Holstein Kiel 2-2 (6-5 on pens.) Bayern Munich, Holstein-Stadion
(Bartels 37′, Wahl 90+5′ — Gnabry 14′, Sané 48′)

In one of the all-time great German Cup games, second-division side Holstein Kiel twice came back to deservedly hand Bayern Munich defeat.

“I don’t think any player, any fan, any person in Kiel will ever forget tonight,” Kiel keeper Ioannis Gelios said afterwards.

It was a cup game that had nearly everything — great goals, comebacks, an underdog narrative, even snow.

At the heart of it was Kiel. The hosts continually looked to play it out from the back. They pressed as a team when told to and were disciplined in defense. They were brave, exciting and had Niklas Süle shouting at his teammates out wide to do more to stop the cross.

All of which made Serge Gnabry’s offside goal — a neat tap-in — all the more undeserved.

“It’s a meter,” cried Werner to the fourth official, his voice full of the unfairness that comes from knowing that despite having video-replay technology in the stadium it’s only from the German Cup Round of 16 onwards that it can be used.

Small coastal club

Holstein Kiel is a quaint, small German club on Germany’s north coast. They play second fiddle to the city’s four-time Champions League winning handball team, have kept their marketing in house, and play in a stadium that feels like it’s from a past era of football.

Ole Werner gives instructions

Ole Werner is a new name in Germany’s coaching scene

The “Storks” — as they are known for their red socks — also have the youngest coach in the pro game in Germany. Ole Werner, 32, was internally appointed and has Kiel in third in the second division, as the northern side push for another chance at the big time after they lost out in the promotion playoff to Wolfsburg in 2018.

Before the game he was asked about whether he had used Gladbach’s recent win over Bayern as the blueprint for his gameplan.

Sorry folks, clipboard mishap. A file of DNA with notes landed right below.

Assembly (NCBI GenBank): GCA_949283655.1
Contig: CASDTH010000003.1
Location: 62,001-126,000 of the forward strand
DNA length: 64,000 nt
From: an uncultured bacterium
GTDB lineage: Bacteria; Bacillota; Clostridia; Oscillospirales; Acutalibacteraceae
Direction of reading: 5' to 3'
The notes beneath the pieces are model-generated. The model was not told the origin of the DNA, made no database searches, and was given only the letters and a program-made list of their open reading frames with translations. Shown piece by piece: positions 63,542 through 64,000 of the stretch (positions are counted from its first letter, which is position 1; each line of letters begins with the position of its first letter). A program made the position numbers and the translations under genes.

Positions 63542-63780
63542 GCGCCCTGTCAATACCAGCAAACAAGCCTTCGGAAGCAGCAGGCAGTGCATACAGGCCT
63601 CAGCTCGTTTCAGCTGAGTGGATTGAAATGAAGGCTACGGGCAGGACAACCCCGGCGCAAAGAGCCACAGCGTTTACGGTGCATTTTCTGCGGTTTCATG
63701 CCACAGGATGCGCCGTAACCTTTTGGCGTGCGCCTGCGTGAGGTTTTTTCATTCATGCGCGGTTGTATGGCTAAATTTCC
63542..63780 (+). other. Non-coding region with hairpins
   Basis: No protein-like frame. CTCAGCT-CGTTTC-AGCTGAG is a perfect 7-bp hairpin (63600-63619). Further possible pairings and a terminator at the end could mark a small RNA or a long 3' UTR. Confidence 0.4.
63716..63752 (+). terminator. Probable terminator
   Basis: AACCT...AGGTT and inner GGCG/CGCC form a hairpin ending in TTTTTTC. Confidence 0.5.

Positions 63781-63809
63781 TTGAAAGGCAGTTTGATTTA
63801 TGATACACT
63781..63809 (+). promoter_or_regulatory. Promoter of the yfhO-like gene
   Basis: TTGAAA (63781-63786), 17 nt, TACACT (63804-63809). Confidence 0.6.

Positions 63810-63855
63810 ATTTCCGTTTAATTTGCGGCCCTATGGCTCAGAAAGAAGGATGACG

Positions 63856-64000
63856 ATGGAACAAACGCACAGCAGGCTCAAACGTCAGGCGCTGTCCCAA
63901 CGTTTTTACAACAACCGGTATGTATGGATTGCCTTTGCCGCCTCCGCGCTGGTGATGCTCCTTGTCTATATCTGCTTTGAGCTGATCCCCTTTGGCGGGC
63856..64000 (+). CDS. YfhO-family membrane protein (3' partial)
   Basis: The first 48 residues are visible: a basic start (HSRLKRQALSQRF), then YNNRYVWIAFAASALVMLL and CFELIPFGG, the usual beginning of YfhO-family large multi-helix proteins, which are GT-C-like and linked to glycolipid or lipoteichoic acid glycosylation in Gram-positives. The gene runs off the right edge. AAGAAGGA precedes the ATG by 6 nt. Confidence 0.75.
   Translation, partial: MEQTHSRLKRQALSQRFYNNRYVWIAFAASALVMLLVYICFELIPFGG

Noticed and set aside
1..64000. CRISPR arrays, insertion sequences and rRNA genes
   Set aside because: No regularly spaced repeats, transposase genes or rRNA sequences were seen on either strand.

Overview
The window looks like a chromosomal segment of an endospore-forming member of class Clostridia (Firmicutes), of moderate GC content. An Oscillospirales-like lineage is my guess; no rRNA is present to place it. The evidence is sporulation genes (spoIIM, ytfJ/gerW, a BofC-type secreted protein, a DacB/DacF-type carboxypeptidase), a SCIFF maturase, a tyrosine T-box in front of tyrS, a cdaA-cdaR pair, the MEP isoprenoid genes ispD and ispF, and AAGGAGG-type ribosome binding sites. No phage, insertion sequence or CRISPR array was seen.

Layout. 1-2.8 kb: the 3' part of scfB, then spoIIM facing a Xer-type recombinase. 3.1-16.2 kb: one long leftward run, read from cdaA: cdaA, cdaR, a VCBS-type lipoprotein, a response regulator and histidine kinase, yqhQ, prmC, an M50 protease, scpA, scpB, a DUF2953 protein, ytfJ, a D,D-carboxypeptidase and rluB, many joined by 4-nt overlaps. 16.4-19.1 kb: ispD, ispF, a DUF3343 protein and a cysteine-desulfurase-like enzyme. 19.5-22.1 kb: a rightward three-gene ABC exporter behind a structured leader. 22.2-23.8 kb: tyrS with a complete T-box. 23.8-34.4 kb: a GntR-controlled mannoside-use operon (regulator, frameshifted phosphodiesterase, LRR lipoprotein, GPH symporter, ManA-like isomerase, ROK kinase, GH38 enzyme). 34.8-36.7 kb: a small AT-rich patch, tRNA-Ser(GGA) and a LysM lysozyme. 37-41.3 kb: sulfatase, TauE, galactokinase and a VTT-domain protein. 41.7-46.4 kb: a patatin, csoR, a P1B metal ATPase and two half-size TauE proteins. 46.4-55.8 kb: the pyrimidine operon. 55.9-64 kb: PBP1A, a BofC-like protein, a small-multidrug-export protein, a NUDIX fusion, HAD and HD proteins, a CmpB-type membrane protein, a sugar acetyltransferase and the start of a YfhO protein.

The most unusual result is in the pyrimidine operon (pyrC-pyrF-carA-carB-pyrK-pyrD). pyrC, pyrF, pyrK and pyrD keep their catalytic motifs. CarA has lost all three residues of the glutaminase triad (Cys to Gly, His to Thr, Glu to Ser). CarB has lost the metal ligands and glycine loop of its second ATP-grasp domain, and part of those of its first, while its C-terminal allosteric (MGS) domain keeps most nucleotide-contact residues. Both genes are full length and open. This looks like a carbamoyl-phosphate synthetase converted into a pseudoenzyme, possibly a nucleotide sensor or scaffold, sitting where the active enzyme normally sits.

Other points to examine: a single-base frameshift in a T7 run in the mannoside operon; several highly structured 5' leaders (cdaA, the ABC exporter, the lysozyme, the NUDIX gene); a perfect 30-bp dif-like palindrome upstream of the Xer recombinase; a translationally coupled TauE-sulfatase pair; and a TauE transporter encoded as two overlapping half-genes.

“Of course we have watched Bayern’s last few games, but it’s one thing to see it, and quite another to do it,” Werner said.

Eight minutes before the break, his side showed they were capable of putting their homework into action. Fin Bartels’ low drive after the former Werder Bremen man had got in behind Bayern’s backline was the goal Kiel deserved. It was also the same goal Bayern have been conceding for weeks.

“This scene has followed us for a while,” Thomas Müller admitted of Fin Bartels’ goal afterwards. “We have to defend it better. We’ve talked about it a lot this season, but we have lots of work to do,” Hansi Flick said of the same scene afterwards.

Serge Gnabry celebrates his goal

Bayern Munich couldn’t even get the win expected of them in the German Cup

Audible frustration

Leroy Sané’s superb free kick restored the expected order and looked like it was going to be the difference, but Bayern didn’t put the game away. No one had really impressed and Kiel had made this game look like a tough European away game for the defending Bundesliga champions.

As the snow began to swirl, Hansi Flick’s mind appeared to do the same. Without fans — who really were the only thing missing from this cup game — his frustration was plain to hear.

A frustration shout of “My God” came as Serge Gnabry failed to close down space. Bouna Sarr had his name snapped once or twice as the Frenchman endured yet another torrid evening. In fact, Flick was so irritated he even felt it necessary to bring on Robert Lewandowski for the final 15 minutes.

The Pole couldn’t make his mark, but in truth Bayern should have been more concerned about conceding rather than scoring. But they were not. They did not heed Süle’s warning. And defender Hauke Wahl leapt unmarked to awkwardly send the game into extra-time.

In the second 15 minutes Bayern looked more Bayern-like but couldn’t find a way past Gelios.

The snow had picked up. Flick shook his head. Thomas Müller ran his hands through his hair in disbelief. Bayern were going to penalties. Ten immaculate spotkicks later, Gelios made a great save to deny Marc Roca, leaving Fin Bartels to send Manuel Neuer the wrong way and secure an historic win.

All great sides go through rough patches and Bayern are enduring one right now. “This is definitely not the best period for Bayern Munich,” Müller said afterwards.

Now that it’s clear Bayern Munich cannot do it on a cold, snowy night in northern Germany, the real question is how long will this continue.